Thursday, June 23, 2016
Pilyugin Set To Represent St. Bonaventure Men's Swimming In Olympic Trials
ST. BONAVENTURE, N.Y. – When the USA Swimming Olympic Trials take place next week, one of the swimmers vying for a spot in Rio will be St. Bonaventure University product Michael Pilyugin.
Pilyugin qualified for the United States Olympic Trials in the 100-meter backstroke by swimming a time of 56.04 at the Pittsburgh Invitational in November. That earned him a spot in the trial this Monday in Omaha, Neb.
The most decorated and accomplished swimmer in the history of a Bonnies program that is rich in tradition, Pilyguin broke eight Atlantic 10 records and nine school records during his career. He also met NCAA B-cut qualifying standards in 13 events over his career. This past winter, he scored the maximum 60 points at the A-10 Championship and was runner-up for Performer of the Meet. As a sophomore, he was named Performer of the Meet at the conference championships after leading St. Bonaventure to the Atlantic 10 crown. He also helped the Bonnies to an A-10 title in 2013.
"Michael will be spending the next week at the US Swimming Olympic Trials. He will be able to feel the SBU swimming family looking over his shoulder as he represents himself and our program on the biggest stage," St. Bonaventure men's swimming head coach Sean McNamee said. "He is truly just beginning to tap the true potential that he has and could be a very formidable force to reckon with."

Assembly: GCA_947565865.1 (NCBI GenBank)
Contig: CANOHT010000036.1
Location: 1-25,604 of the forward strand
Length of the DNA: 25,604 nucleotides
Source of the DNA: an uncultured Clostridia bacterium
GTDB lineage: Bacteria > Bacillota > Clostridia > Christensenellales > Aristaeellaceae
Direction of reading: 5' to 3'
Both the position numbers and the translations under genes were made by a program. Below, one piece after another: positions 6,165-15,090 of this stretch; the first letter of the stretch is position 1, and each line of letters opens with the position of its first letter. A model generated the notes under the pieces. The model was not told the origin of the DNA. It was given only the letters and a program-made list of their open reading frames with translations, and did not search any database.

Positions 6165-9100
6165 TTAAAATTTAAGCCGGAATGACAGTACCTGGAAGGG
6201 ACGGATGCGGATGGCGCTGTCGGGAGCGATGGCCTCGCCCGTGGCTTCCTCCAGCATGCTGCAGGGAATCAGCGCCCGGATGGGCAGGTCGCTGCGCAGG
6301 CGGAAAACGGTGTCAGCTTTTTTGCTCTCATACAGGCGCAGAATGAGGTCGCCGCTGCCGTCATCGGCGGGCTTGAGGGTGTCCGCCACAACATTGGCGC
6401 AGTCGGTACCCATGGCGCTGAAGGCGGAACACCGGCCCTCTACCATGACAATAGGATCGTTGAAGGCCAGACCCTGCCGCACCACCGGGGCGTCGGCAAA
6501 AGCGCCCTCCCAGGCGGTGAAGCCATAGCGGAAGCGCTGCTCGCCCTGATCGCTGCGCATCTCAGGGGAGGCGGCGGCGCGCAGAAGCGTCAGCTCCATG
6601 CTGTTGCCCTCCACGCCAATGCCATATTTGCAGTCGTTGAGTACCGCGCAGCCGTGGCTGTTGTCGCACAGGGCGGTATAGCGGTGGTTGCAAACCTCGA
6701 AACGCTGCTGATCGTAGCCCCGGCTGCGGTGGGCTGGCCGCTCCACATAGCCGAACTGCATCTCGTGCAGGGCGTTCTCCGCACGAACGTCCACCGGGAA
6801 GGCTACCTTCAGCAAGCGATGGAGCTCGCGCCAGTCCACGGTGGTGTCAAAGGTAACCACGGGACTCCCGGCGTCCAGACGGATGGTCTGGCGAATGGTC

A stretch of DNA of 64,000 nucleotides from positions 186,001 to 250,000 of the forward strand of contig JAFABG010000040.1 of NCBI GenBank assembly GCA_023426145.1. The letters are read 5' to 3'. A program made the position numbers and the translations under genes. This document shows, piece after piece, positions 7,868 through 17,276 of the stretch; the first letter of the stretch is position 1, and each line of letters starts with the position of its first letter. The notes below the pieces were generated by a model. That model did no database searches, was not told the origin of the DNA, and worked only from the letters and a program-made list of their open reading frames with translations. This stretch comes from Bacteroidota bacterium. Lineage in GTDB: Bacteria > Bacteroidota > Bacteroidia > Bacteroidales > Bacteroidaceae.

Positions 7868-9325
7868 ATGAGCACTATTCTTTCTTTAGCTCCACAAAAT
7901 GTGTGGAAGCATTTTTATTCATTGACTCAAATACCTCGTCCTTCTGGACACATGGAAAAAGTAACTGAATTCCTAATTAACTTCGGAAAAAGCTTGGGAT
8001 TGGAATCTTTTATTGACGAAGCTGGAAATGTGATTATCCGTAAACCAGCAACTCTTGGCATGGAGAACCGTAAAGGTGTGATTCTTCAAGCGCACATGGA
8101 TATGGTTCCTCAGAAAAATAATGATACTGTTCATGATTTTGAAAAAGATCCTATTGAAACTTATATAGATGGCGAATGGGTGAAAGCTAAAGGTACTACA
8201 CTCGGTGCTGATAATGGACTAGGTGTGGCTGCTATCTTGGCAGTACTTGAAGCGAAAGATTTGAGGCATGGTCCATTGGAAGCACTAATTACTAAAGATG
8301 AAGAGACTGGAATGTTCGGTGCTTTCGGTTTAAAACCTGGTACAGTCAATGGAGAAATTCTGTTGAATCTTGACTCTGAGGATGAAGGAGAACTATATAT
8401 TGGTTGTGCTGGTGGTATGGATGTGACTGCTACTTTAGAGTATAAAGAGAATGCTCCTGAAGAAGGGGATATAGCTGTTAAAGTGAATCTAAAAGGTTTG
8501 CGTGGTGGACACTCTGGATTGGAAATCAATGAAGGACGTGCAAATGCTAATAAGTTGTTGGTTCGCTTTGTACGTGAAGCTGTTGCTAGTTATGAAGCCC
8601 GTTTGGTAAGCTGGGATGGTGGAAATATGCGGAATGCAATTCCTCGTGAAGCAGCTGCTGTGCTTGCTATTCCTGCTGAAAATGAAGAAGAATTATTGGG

Pilyugin will be one of 217 swimmers attempting to qualify for the 2016 Olympics in his event, racing against competitors such as Michael Phelps and Ryan Lochte. To advance to the Olympics, swimmers must qualify for the A final at trials, being one of the top eight times from semifinals to move on. Then, they must make the FINA "A" time standard and finish in the top two of the finals. Winning an event in trials is the most surefire way to qualification – the top two in each event final only go to the Games based on the number of double qualifications each athlete has. The first priority in selection is the winner in each individual race.
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